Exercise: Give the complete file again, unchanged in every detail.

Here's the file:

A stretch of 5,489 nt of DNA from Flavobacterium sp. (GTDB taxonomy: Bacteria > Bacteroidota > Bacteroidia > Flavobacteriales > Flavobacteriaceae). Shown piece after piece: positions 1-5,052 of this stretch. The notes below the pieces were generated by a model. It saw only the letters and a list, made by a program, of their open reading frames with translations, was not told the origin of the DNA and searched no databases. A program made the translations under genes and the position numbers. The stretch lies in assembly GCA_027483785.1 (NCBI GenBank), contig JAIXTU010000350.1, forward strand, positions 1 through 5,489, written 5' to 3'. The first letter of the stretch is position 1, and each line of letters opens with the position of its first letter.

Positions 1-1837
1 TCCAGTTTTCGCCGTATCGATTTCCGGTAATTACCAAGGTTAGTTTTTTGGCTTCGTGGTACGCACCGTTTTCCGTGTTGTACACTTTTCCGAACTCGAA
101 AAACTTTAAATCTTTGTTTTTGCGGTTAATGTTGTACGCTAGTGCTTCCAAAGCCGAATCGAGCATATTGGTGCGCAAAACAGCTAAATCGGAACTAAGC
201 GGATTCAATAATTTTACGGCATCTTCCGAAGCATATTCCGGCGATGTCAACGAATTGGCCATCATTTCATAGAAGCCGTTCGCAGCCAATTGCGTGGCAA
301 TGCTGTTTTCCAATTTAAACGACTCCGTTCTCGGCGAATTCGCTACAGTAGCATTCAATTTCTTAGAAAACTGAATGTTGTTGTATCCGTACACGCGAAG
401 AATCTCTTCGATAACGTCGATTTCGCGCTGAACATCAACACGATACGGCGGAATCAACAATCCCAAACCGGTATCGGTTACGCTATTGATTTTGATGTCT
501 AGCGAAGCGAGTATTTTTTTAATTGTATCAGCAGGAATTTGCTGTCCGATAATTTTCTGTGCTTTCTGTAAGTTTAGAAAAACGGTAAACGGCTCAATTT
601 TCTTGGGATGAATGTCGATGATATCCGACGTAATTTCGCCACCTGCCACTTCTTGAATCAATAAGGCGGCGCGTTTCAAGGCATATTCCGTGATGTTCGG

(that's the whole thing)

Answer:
A stretch of 5,489 nt of DNA from Flavobacterium sp. (GTDB taxonomy: Bacteria > Bacteroidota > Bacteroidia > Flavobacteriales > Flavobacteriaceae). Shown piece after piece: positions 1-5,052 of this stretch. The notes below the pieces were generated by a model. It saw only the letters and a list, made by a program, of their open reading frames with translations, was not told the origin of the DNA and searched no databases. A program made the translations under genes and the position numbers. The stretch lies in assembly GCA_027483785.1 (NCBI GenBank), contig JAIXTU010000350.1, forward strand, positions 1 through 5,489, written 5' to 3'. The first letter of the stretch is position 1, and each line of letters opens with the position of its first letter.

Positions 1-1837
1 TCCAGTTTTCGCCGTATCGATTTCCGGTAATTACCAAGGTTAGTTTTTTGGCTTCGTGGTACGCACCGTTTTCCGTGTTGTACACTTTTCCGAACTCGAA
101 AAACTTTAAATCTTTGTTTTTGCGGTTAATGTTGTACGCTAGTGCTTCCAAAGCCGAATCGAGCATATTGGTGCGCAAAACAGCTAAATCGGAACTAAGC
201 GGATTCAATAATTTTACGGCATCTTCCGAAGCATATTCCGGCGATGTCAACGAATTGGCCATCATTTCATAGAAGCCGTTCGCAGCCAATTGCGTGGCAA
301 TGCTGTTTTCCAATTTAAACGACTCCGTTCTCGGCGAATTCGCTACAGTAGCATTCAATTTCTTAGAAAACTGAATGTTGTTGTATCCGTACACGCGAAG
401 AATCTCTTCGATAACGTCGATTTCGCGCTGAACATCAACACGATACGGCGGAATCAACAATCCCAAACCGGTATCGGTTACGCTATTGATTTTGATGTCT
501 AGCGAAGCGAGTATTTTTTTAATTGTATCAGCAGGAATTTGCTGTCCGATAATTTTCTGTGCTTTCTGTAAGTTTAGAAAAACGGTAAACGGCTCAATTT
601 TCTTGGGATGAATGTCGATGATATCCGACGTAATTTCGCCACCTGCCACTTCTTGAATCAATAAGGCGGCGCGTTTCAAGGCATATTCCGTGATGTTCGG